Enzyme Resurrection: What did photosynthesis look like billions of years ago?

Title: Resurrected Rubisco suggests uniform carbon isotope signatures over geologic time
Authors: Mateusz Kędzior, Amanda K. Garcia, Meng Li, Arnaud Taton, Zachary R. Adam, Jodi N. Young, Betül Kaçar
Journal: Cell Reports
Year: 2022

Evolution occurs on multiple scales. We are familiar with evolution on the scale of animals. Horses evolved hooves to run long distances; ducks evolved webbed feet to swim; birds evolved wings to fly and so on. However, evolution also happens on the tiniest cells (yeast, bacteria etc.) and even on enzymes. Enzymes, composed of long strings of amino acids, change with time to become more efficient or to specialize their catalytic reaction. A great example of this is the enzyme in photosynthesis that converts carbon dioxide into sugar, called RuBisCo. RuBisCo is thought to be the most abundant enzyme on Earth, because every organism that does photosynthesis and makes oxygen — land plants, phytoplankton, etc. — produces it. Billions of years ago, the ancestor of these all these organisms created RuBisCo for the first time and started to evolve. It began as a marine organism but evolved to survive on land and populate nearly every ecosystem on Earth. This organism is the ancestor of every tree, grass and house plant you see today. During the long evolution of photosynthetic organisms, the RuBisCo enzyme was evolving as well. While geoscientists studying Earth’s history often assume RuBisCo behaved the same way it does today, RuBisCo has mutated significantly through evolution. The authors of this recent study decided to test whether the modern RuBisCo behaves similarly to its ancient ancestor.

Figure 1: Growth curves of the modern (WT), control (Syn01) and ancient (AncIB) strains of the cyanobacteria. The ancestral strain grows much less and slower in air and in enhanced (2%) CO2 atmosphere. From Kedzior et al. 2022

Enzymes can be resurrected from the past by collecting and comparing their descendants and tracing their original amino acid sequence. Each enzyme descendant will have its own variations but should retain most of the original protein’s sequence. By cross-referencing the similarities between RuBisCo descendants in plants, algae, and marine phytoplankton, the authors found the ancestor’s sequence. Then, they synthesized the ancestor DNA code for the enzyme in the lab and inserted it into the genome of a modern photosynthetic organism called a cyanobacteria (Figure 1). They believe this enzyme represents RuBisCo from between 1 and 3 billion years ago. When they grew this ‘ancient’ cyanobacteria strain and compared it with the original strain, they found that the ancient strain could not grow as well. It seemed to make about half as many cells as the original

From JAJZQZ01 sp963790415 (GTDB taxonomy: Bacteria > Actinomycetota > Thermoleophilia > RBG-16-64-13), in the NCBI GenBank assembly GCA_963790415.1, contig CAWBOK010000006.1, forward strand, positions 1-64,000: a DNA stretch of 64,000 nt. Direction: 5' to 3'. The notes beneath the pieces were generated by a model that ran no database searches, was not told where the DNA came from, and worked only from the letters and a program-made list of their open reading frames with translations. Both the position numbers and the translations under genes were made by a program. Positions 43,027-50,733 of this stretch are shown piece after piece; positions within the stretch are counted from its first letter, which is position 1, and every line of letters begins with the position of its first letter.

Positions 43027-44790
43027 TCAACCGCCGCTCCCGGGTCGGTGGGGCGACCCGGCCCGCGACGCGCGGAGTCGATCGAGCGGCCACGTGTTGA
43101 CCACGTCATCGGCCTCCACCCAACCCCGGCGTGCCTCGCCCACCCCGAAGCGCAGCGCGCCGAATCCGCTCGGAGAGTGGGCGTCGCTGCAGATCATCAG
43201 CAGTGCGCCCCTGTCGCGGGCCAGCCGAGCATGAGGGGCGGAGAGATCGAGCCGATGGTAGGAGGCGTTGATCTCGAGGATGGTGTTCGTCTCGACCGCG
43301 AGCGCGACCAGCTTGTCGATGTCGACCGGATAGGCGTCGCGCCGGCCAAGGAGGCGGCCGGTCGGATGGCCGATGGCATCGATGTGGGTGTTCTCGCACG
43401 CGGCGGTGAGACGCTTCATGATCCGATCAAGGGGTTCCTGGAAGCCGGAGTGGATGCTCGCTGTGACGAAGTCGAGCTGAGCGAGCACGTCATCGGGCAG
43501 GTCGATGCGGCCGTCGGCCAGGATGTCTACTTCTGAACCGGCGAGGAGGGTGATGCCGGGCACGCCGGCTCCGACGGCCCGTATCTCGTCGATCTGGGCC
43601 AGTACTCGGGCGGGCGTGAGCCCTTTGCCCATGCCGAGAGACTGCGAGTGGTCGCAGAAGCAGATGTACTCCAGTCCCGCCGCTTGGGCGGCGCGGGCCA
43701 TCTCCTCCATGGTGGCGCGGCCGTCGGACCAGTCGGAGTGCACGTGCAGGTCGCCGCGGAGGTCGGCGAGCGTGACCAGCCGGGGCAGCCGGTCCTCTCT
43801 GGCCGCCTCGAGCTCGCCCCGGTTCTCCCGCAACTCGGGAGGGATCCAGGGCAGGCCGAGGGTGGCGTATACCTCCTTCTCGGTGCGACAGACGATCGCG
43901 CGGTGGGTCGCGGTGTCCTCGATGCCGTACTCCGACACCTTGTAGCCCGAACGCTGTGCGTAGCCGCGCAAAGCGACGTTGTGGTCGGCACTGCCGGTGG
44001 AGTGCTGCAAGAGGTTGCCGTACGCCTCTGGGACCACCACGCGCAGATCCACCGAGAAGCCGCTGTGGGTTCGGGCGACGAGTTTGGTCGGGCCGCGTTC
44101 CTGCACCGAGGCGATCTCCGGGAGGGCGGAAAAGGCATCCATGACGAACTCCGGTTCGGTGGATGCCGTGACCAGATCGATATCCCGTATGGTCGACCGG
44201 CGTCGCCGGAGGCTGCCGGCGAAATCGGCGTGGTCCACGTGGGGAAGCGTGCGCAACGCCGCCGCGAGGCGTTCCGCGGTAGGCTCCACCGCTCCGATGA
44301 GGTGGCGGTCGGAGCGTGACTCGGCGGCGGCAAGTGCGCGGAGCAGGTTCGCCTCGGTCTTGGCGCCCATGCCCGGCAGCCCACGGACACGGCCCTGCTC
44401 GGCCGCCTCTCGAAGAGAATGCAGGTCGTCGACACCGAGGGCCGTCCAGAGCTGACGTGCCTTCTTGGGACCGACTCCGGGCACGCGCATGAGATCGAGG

The authors demonstrated that the inefficient growth of the ancient strain was due to the ancestral RuBisCo. It was possible that the genetic manipulation of the ancient strain made it less efficient. To test this hypothesis, the authors deleted and then reinserted the original RuBisCo DNA into the cyanobacteria. This strain called Syn01, which is genetically identical to the modern but had undergone the same treatment as the ancestral strain, grew similarly to the modern strain. Thus, the genetic experiments were not at fault for the ancestral strains deficiencies. The ancestral RuBisCo simply wasn’t as efficient as the modern form. The ancestral cells tried to compensate by making many, many RuBisCo enzymes per cell, but they still could not keep up. The authors clearly show that the ancestral RuBisCo did not behave in the same way as the modern RuBisCo, answering their initial question.

Figure 2: A.) Scheme of genetic edits to the modern (WT), control (Syn01) and ancient (AncIB) strains of the cyanobacteria. B.) The isotope composition of cyanobacterial cells produced by the three strains. They find the ancestral strain produces less 13C than the others. From Kedzior et al. 202

Another open question about the ancestral RuBisCo was whether the sugars (and cell biomass) it created had the same 13C isotope composition as biomass made by modern RuBisCo. Geobiologists often use the 13C composition of buried biomass from billions of years ago to understand how active photosynthesis was through Earth history. If there is more 13C in the ancient biomass, it means more photosynthesis happened and the Earth’s biome as a whole was more productive. However, if the ancestral RuBisCo naturally created cells with more 13C, then you could get the same isotopic signals in buried biomass without needing more photosynthesis. In Figure 2, the value εp records the amount of 13C, where higher values mean less 13C. These results suggest that the ancient RuBisCo made cells with less 13C than modern cells. However, they determined that this difference in 13C composition of the cells was due to the different growth rates of the strains. If the modern strain is grown at the ancestral strain’s slower growth rate, the strains would produce cells with the same 13C composition. Thus, the difference in isotopic compositions was not caused the ancient RuBisCo enzyme itself and the isotopic rock record remains intact.

By resurrecting an ancient enzyme using its modern descendants, the authors of this study were able to directly observe what biological processes looked like billions of years ago. In the case of RuBisCo, these experiments demonstrated that the enzyme was possibly less efficient 1-3 billion years ago, but the isotope composition created by the ancestor was roughly the same as modern organisms. This will make many geobiologists feel more confident in their interpretation of the Earth’s 13C isotopic record. Without a doubt, the resurrection enzymes applied to questions of deep-time evolution will broadly increase our understanding of how life on Earth has evolved. That is perhaps the most lasting impact of this study.

Leave a Reply